Why three new licenses? Osage River Gaming spokesperson Tim Hand says the investors behind the group think Lake of the Ozarks could easily support two casinos, and maybe even three. The Missouri Gaming Commission determines who receives those licenses, and the decision is based largely on whether the newly proposed casino(s) would be in areas where there are no casinos nearby, and whether the new casino(s) might cannibalize sales at preexisting casinos in the region. Hand says his contacts at the Missouri Gaming Commission have indicated Lake of the Ozarks would be a strong contender for a new casino license. Among its strengths: the region already has a strong visitor population from regions outside of Missouri (and thus would not seriously cannibalize revenues at other Missouri casinos, the argument goes) and there are no casinos within even an hour’s drive of the Lake. The nearest is Isle of Capri in Booneville: nearly an hour and a half away.

The investors behind Osage River Gambling had been willing to back Miller’s more-restrictive bill, Hand said (though he admits one investor was reluctant to buy into the idea). Had voters approved HJR 87, the group would have waited for a casino license to come available, which means waiting for a Missouri casino to fail. Not an unlikely occurrence, especially after the strains resulting from Covid shutdowns, but the bill is dead, and Hand does not think it has a strong chance of returning. “We’re going to regroup,” he said, to determine a definitive path forward. The mostly likely route, Hand says, will be to revive the CIP and try for it in 2021.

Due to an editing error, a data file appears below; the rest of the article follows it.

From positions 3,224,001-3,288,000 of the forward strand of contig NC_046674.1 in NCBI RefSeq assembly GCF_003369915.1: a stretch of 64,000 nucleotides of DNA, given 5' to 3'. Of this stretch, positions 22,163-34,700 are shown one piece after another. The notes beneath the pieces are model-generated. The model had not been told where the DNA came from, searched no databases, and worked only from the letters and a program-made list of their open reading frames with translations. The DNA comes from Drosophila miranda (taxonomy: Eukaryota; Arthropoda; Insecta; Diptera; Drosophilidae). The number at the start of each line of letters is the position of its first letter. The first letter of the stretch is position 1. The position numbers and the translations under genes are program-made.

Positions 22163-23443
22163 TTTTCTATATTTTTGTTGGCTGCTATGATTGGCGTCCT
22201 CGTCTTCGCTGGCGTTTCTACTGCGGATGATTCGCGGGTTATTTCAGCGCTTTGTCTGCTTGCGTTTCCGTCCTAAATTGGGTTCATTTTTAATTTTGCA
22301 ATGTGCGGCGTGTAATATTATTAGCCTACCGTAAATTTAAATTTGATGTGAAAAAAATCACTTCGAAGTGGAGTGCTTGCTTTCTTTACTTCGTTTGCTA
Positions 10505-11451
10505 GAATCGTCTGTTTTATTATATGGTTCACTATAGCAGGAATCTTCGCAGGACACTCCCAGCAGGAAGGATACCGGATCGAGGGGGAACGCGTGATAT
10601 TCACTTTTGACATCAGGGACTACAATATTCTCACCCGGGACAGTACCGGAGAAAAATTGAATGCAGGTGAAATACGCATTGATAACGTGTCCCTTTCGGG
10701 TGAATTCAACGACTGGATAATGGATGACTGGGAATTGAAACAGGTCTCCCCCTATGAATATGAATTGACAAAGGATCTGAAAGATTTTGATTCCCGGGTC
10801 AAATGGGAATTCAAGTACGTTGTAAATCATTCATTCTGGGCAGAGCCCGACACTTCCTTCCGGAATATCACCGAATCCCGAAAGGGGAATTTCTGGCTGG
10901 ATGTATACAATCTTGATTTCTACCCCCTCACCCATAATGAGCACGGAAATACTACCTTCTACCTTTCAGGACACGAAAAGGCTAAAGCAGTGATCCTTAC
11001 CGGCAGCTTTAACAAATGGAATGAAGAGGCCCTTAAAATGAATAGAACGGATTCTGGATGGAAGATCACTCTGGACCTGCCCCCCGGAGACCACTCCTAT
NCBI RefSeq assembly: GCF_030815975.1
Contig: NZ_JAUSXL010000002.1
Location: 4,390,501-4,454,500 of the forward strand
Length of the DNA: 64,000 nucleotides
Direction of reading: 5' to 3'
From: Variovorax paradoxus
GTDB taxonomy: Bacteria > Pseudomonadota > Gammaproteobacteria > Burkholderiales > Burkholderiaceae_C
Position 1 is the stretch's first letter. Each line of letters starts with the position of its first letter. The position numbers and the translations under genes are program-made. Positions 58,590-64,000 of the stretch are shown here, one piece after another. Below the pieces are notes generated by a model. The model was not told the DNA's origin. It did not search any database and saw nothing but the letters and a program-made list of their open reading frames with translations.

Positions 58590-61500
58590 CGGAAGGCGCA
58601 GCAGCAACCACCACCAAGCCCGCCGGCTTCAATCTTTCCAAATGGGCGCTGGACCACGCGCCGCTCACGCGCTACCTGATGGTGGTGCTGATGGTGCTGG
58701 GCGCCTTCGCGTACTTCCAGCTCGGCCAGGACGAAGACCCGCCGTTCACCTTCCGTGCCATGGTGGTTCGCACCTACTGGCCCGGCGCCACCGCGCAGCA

It’s a plan built for high-rollers: the CIP will cost $1 million, the group expects. But they already have the money set aside. They have also polled the ballot language. “It passed easy: 67 percent,” Hand said. That was with the addition of the Osage River and no new licenses, though; investors expect a CIP’s passage to become tougher with the addition of new licenses. Gaming companies with existing Missouri casinos would oppose it. Still, Hand said, the Osage River Gambling investors are optimistic Missourians would be in favor of a casino or few at Lake of the Ozarks.